If Jesus were also making a gibe against clerics, we would expect the third man to be a layman — an ordinary Jew — in contrast to the professional clergy. It is likely that Jewish hearers would have anticipated the hero to be an ordinary Jew.

If Jesus were illustrating the need to love our enemies, then the man in the ditch would have been a Samaritan who is cared for by a loving Israelite.

One answer to the question: “Why a Samaritan?” is that we Christians might be able to learn about showing mercy from people who don’t profess Christ. I know that I saw much more love expressed towards each by the clients at an inpatient alcoholic/drug rehab hospital than I usually find in churches. Can we learn about “acting Christianly” from AA or the Hell’s Angels? (CrossMarks)

But Stoffregen proposes an alternative response: “Another answer to the question: ‘Why a Samaritan?’ is that we are not to identify with the Samaritan. A Jew would find that so distasteful that he couldn’t identify with that person. He wouldn’t want to be like the Priest or Levite in the story, so that leaves the hearer with identifying with the man in the ditch.” And that raises the further question, “Then who is the Samaritan?” to which there can only be one answer, “The Samaritan is God.”

If the Samaritan represents God, that means that God loves the penniless, the stripped naked, the beaten down, the ones left half dead, the ones passed-by by the leaders of society, by the rulers, by the punctiliously correct, and (I’m sorry to say) by the religious. It makes us realize that God is no respecter of position or wealth, God does not care about social class or religion. The man in the ditch had been stripped of everything that might have indicated his social standing, his religious faith, even his nationality; he was simply a person in need. That is who God loves, and that means that God loves everyone. In the human community, every person is potentially a person in need; truth be told, every person is a person in need.

Who is my neighbor? Who does God love? Everyone. No exceptions. No exclusions. That is the standard, the rule, the plumb line by which God judges society. This again and again is what the prophets of old told us; it is what Jesus told us; it is what our own modern prophets have said over and over. For example:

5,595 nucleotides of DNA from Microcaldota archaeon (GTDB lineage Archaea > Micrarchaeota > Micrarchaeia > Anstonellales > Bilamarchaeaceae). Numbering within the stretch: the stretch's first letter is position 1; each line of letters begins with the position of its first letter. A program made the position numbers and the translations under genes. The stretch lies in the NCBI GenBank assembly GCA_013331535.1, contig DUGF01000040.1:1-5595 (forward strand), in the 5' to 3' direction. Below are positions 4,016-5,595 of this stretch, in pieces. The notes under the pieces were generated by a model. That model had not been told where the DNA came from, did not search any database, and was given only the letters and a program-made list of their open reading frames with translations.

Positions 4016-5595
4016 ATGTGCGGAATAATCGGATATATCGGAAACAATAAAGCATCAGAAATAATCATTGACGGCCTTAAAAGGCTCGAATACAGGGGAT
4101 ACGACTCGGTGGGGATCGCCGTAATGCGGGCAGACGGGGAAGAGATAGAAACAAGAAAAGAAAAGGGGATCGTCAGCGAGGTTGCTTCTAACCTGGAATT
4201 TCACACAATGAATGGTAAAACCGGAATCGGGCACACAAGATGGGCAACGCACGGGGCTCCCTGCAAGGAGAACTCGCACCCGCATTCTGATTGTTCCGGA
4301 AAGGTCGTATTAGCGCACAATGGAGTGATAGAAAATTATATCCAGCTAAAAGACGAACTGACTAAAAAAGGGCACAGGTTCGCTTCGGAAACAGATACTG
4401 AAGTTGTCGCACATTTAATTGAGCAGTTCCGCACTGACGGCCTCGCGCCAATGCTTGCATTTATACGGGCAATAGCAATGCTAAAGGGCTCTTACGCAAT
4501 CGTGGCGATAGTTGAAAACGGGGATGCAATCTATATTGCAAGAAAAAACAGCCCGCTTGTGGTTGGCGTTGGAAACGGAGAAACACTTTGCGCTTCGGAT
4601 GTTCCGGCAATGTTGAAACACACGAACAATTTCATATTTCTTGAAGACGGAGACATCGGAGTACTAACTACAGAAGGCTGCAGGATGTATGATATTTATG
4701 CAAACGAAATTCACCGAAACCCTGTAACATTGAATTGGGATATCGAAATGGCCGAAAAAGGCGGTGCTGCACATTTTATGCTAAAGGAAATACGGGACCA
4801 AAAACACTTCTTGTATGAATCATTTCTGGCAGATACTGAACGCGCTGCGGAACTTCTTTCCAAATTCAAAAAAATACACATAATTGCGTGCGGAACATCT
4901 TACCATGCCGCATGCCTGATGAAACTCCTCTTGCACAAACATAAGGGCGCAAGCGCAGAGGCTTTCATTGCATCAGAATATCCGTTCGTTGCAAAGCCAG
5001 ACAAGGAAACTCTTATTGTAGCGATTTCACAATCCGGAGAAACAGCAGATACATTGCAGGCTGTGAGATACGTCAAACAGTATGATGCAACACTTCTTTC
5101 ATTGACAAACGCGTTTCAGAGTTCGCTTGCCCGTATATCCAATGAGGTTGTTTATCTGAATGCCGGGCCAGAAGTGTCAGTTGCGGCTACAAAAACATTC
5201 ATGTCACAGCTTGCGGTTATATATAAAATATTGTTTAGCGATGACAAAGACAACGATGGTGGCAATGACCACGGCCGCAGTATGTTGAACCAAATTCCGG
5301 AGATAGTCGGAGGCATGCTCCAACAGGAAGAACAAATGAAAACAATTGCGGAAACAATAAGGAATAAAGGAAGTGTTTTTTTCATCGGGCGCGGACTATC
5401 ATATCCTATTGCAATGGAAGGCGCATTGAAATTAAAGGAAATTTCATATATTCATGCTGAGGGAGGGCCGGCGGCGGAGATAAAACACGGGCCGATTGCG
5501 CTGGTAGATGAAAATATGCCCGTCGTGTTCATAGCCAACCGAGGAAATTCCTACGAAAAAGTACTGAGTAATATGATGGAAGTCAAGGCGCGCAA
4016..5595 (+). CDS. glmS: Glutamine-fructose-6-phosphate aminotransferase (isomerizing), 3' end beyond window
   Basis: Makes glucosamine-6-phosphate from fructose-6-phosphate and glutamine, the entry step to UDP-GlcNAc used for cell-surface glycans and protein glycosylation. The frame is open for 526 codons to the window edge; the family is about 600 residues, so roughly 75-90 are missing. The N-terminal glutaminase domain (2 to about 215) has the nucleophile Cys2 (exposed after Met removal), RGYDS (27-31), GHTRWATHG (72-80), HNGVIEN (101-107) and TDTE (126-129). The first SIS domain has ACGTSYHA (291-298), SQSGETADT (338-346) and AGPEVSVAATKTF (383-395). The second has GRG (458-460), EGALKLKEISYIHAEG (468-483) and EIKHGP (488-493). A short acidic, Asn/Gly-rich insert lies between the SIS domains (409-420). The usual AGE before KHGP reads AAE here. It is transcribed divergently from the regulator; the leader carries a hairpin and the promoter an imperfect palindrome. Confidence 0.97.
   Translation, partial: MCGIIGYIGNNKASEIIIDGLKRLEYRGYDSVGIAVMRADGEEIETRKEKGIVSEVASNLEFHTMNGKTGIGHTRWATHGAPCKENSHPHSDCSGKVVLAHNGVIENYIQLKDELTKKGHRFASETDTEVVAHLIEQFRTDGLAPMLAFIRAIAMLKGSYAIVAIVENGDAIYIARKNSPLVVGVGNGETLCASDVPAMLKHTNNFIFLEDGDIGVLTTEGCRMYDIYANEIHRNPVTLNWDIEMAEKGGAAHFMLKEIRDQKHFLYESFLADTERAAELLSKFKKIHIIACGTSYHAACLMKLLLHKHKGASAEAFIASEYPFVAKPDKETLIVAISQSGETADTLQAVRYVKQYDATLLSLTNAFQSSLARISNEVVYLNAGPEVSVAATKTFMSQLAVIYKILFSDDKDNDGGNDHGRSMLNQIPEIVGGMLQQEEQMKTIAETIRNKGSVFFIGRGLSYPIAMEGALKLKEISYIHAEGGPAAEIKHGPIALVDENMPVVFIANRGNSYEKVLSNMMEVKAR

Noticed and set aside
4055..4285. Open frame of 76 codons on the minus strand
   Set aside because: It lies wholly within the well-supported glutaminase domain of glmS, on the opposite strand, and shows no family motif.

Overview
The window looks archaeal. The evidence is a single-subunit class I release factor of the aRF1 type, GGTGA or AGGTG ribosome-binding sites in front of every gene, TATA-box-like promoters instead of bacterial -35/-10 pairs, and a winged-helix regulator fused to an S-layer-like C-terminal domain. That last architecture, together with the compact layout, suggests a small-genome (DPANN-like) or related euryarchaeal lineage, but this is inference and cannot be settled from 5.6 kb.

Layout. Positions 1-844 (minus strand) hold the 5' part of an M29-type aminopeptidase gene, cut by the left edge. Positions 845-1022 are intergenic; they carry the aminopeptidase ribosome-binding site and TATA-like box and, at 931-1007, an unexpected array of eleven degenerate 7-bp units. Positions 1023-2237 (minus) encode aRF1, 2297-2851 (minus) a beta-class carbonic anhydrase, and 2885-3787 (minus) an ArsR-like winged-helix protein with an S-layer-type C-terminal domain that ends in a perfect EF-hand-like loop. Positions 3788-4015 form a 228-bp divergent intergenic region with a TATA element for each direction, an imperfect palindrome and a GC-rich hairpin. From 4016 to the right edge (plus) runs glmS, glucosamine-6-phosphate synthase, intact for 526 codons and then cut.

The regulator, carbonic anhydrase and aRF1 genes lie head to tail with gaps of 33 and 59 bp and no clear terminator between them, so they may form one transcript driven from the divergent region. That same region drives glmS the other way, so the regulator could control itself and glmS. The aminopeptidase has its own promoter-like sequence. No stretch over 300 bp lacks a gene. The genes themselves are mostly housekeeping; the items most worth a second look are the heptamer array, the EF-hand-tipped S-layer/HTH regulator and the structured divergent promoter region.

In the 18th Century, Dr. Samuel Johnson’s biographer James Boswell quoted him as saying, “A decent provision for the poor is the true test of civilization.” (Boswell, Life of Johnson)

In her book My Several Worlds (1954), Pearl S. Buck, wrote: “The test of a civilization is the way that it cares for its helpless members.”

In his last political speech, Sen. Hubert Humphrey said, “The moral test of government is how that government treats those who are in the dawn of life, the children; those who are in the twilight of life, the elderly; those who are in the shadows of life; the sick, the needy and the handicapped.”

And Mahatma Gandhi said, “A nation’s greatness is measured by how it treats its weakest members.”

Who is my neighbor? Who does God love? Everyone. No exceptions. No exclusions.

Every person is potentially a person in need, and every person is potentially a caregiver, a supplier of that which is needed. When we conclude our worship this morning, several young people and a few adults accompanying them will depart for Franklin, Pennsylvania, to be suppliers of that which is needed. At this point, they don’t know whose needs they are going to be supplying; they don’t know what those needs will be. All they know is that there are people in need and they are going to care for them, because they are our neighbors.

So at this point, let’s get on with the business of commissioning them for the ministry on which they are about the embark.

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A request to my readers: I’m trying to build the readership of this blog and I’d very much appreciate your help in doing so. If you find something here that is of value, please share it with others. If you are on Facebook, “like” the posts on your page so others can see them. If you are following me on Twitter, please “retweet” the notices of these meditations. If you have a blog of your own, please include mine in your links (a favor I will gladly reciprocate). Many thanks!

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Father Funston is the rector of St. Paul’s Episcopal Church, Medina, Ohio.

A Comprehensive Redemption – From the Daily Office – May 28, 2013

From the Second Letter to the Corinthians:

Do I make my plans according to ordinary human standards, ready to say “Yes, yes” and “No, no” at the same time?

(From the Daily Office Lectionary – 2 Cor. 1:17b (NRSV) – May 28, 2013.)